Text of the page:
How to keep your brain fit and healthy

A guide to brain fitness.

brain fitness

Brain fitness is important because your brain is the most valuable asset you will ever own.

There is nothing on this earth and in this universe that comes close to the complexity of your brain.

Neuroscience doesn’t fully understand how the brain works. While we understand a lot more about the brain than ever, it still remains a mystery in many ways.

Your brain tells your lungs to breath and your heart to beat without you even thinking.

It helps you to interpret the world through your five senses allowing you to experience the human condition in all its forms.

It powers your thoughts and mindset to allow you to experience life in full. To be able to think, question, analyse, critique, love and hate.

Keeping your brain fit and healthy is the best thing you can do and it can add years to your life.

You can delay brain diseases like Alzheimer’s, increase your intelligence and develop a mindset that allows you control emotions and other primal inclinations.

The problem is, few people give their brain fitness much consideration.

Sure, they want to keep their body fit and in shape but when it comes to their brain they give little to no thought.

Why? Lack of knowledge or lack of will or a combination of both. People take the brain health for granted. That is until it begins to deteriorate.

It doesn’t have to be this way. You have the power to keep your brain fit and healthy for as long as possible.

All it requires on your part is habit formation.

To find out how to do it keep reading on.

Your amazing brain

First, you need to understand how amazing your brain actually is.

The fatty organ inside your head weighs three pounds and is the most complicated device discovered in the entire universe.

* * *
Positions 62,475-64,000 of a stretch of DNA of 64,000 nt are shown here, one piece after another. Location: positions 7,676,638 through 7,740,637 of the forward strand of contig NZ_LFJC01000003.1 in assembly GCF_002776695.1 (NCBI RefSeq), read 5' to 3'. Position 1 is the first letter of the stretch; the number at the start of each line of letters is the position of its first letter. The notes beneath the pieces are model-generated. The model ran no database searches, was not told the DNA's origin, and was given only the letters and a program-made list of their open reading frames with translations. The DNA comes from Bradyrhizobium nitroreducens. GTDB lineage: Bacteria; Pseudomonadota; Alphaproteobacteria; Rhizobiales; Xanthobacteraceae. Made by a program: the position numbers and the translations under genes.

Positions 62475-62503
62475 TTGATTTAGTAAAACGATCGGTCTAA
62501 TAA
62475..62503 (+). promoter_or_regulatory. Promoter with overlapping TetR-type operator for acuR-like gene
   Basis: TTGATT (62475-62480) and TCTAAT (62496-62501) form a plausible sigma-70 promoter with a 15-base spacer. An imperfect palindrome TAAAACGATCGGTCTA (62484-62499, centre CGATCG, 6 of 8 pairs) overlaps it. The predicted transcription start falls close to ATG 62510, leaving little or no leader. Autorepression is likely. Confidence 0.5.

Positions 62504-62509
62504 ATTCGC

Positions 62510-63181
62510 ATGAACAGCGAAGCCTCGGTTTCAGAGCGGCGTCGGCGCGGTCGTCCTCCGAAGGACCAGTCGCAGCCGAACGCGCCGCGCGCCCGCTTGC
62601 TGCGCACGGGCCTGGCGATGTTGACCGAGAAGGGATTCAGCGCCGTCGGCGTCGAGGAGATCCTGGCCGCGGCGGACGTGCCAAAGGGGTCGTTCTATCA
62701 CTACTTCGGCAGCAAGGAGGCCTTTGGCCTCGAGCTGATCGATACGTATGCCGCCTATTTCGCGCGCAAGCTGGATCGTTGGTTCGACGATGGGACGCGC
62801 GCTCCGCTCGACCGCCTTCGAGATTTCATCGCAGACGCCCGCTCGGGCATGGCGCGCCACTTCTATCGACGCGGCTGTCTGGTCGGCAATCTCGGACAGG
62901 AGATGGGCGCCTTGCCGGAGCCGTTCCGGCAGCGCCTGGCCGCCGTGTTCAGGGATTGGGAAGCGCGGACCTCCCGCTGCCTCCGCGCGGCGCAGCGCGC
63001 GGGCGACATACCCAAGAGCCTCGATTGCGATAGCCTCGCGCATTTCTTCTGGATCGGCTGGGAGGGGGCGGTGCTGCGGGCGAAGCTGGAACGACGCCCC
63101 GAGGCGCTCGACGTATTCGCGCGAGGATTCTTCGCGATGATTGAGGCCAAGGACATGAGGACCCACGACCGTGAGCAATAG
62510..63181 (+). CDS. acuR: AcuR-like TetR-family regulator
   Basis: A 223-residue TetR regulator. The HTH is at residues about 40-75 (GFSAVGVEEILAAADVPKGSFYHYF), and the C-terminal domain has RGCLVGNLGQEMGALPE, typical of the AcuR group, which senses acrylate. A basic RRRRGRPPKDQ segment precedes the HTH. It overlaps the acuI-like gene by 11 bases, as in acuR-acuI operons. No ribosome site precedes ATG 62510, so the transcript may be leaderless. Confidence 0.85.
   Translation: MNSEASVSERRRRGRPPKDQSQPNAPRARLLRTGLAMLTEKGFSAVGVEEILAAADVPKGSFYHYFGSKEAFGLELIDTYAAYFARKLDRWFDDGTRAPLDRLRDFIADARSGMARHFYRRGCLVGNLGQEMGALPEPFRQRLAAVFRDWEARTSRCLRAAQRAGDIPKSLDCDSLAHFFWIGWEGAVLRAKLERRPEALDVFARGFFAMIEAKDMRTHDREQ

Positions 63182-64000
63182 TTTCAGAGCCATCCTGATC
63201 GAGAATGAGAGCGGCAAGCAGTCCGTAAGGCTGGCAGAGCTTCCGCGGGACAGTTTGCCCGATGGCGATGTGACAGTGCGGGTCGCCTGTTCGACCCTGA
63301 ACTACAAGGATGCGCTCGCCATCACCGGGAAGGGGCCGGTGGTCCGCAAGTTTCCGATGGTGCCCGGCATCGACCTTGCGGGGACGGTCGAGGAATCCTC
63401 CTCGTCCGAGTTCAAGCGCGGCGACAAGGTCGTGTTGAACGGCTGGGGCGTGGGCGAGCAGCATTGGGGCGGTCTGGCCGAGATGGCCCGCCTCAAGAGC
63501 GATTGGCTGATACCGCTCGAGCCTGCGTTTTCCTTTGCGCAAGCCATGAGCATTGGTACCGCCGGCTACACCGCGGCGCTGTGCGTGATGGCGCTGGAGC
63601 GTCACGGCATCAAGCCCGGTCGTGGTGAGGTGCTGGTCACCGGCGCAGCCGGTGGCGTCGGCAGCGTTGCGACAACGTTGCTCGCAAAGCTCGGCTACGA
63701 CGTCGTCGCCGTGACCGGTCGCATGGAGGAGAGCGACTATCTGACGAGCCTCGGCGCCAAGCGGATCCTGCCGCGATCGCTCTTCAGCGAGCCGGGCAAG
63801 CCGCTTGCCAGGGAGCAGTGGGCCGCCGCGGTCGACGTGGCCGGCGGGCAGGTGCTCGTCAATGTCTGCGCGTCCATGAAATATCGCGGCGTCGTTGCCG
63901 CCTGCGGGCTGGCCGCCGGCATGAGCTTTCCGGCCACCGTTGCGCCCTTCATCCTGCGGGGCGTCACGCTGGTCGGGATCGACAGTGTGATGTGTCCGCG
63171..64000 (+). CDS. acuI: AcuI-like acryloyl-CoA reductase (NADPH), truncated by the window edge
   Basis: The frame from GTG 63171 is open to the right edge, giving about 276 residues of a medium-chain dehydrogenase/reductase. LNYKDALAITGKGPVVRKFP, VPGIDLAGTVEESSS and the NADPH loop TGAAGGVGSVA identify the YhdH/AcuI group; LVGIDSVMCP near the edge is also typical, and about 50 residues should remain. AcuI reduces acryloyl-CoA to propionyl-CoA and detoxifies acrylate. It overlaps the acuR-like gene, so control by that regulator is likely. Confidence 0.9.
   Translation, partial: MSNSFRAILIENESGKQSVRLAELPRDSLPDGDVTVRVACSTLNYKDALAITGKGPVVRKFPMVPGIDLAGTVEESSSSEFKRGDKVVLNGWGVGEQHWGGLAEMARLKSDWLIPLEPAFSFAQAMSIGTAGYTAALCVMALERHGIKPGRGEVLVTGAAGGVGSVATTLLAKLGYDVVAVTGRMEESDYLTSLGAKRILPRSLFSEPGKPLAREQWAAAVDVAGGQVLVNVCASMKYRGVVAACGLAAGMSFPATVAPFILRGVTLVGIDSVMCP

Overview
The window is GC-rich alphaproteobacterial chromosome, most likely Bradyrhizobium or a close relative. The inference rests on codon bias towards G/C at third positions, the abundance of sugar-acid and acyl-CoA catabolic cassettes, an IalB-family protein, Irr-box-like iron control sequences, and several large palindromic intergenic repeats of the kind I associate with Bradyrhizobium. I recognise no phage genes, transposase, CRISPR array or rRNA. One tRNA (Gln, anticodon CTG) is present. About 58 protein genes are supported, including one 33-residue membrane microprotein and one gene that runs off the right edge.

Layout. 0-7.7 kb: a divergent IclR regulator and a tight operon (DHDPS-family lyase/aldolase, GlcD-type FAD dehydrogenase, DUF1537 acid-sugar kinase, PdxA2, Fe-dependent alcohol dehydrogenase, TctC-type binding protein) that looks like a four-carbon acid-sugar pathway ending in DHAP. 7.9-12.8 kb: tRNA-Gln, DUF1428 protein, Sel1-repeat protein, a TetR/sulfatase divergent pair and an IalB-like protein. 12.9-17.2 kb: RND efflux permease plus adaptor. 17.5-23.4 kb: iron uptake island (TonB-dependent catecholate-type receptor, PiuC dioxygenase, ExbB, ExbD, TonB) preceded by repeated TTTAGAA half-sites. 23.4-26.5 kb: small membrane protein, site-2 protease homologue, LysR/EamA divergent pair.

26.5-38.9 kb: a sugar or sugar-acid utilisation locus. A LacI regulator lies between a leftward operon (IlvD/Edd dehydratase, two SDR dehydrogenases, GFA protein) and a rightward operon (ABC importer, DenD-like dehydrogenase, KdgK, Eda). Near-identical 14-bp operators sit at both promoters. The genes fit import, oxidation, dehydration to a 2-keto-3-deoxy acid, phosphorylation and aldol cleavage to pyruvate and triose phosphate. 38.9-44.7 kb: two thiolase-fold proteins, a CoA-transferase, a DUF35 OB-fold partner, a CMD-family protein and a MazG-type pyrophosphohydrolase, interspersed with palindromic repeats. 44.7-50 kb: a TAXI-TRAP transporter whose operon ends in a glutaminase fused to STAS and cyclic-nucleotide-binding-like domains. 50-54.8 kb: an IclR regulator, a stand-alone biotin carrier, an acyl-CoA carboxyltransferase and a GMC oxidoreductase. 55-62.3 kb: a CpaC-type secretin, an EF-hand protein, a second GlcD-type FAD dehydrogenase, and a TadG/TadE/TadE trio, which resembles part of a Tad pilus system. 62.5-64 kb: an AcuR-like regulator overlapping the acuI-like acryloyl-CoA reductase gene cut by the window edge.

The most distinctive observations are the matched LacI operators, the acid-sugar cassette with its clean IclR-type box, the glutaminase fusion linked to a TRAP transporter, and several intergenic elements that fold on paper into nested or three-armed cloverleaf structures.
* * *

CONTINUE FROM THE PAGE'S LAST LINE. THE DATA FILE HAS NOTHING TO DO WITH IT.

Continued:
Science has still yet to find anything more complex. Think about that for a moment.

There are around 86 billion neurons in the brain that need only 20 watts of power to run. By comparison, a man-made supercomputer uses 1 million watts to run 1 million neurons.

Despite weighing only two percent of total body weight it consumes 20 percent of the energy. The average brain has around 50,000 thoughts a day and 70 percent are negative.

More amazing brain stats on this site here.

Most importantly it has ‘plasticity’ which means regardless of your age you can train your brain to be better than before.

This plasticity (or neuroplasticity as it’s called) is a recent discovery in neuroscience which found the adult brain can change and grow regardless of age. Through brain training, nutrition and other things you can improve your intelligence and help avert or postpone brain diseases.

Through brain training, nutrition and other methods you can improve your intelligence and help avert or at least postpone brain diseases.

Neurons that fire together wire together

If you’re a science geek, this part is interesting. If not, skip it.

Brain cells die as we age. Like all cells.

When it comes to the brain, however, they can be replaced. Provided you’re willing to put the brain fitness work in.

When your neurons fire together they wire together creating a neural network. These are gangs of neurons that have wired together to form a ‘community’. This could be relating to an idea, concept, memory, skill, behavior or an action.

The video below shows how new neural pathways are created when neurons connect to one another. It’s pretty amazing to see.

There’s your evidence that your brain can be better at 60 than at 30. That  YOU can be better at 60 than 30.

If that doesn’t interest you then you’re reading the wrong blog. Click off and move on.

For everyone else, keep reading to find how to maximise your brain’s potential.

First of, some caveats:

Brain fitness games don’t work

Neither do brain training apps

Brain fitness for seniors is important but everyone, regardless of age, can benefit

7 Ways to keep your brain fit and healthy

Below are seven ways to keep your brain fit and healthy. Some are commonly known whereas some are a little out there. All of which are backed by science.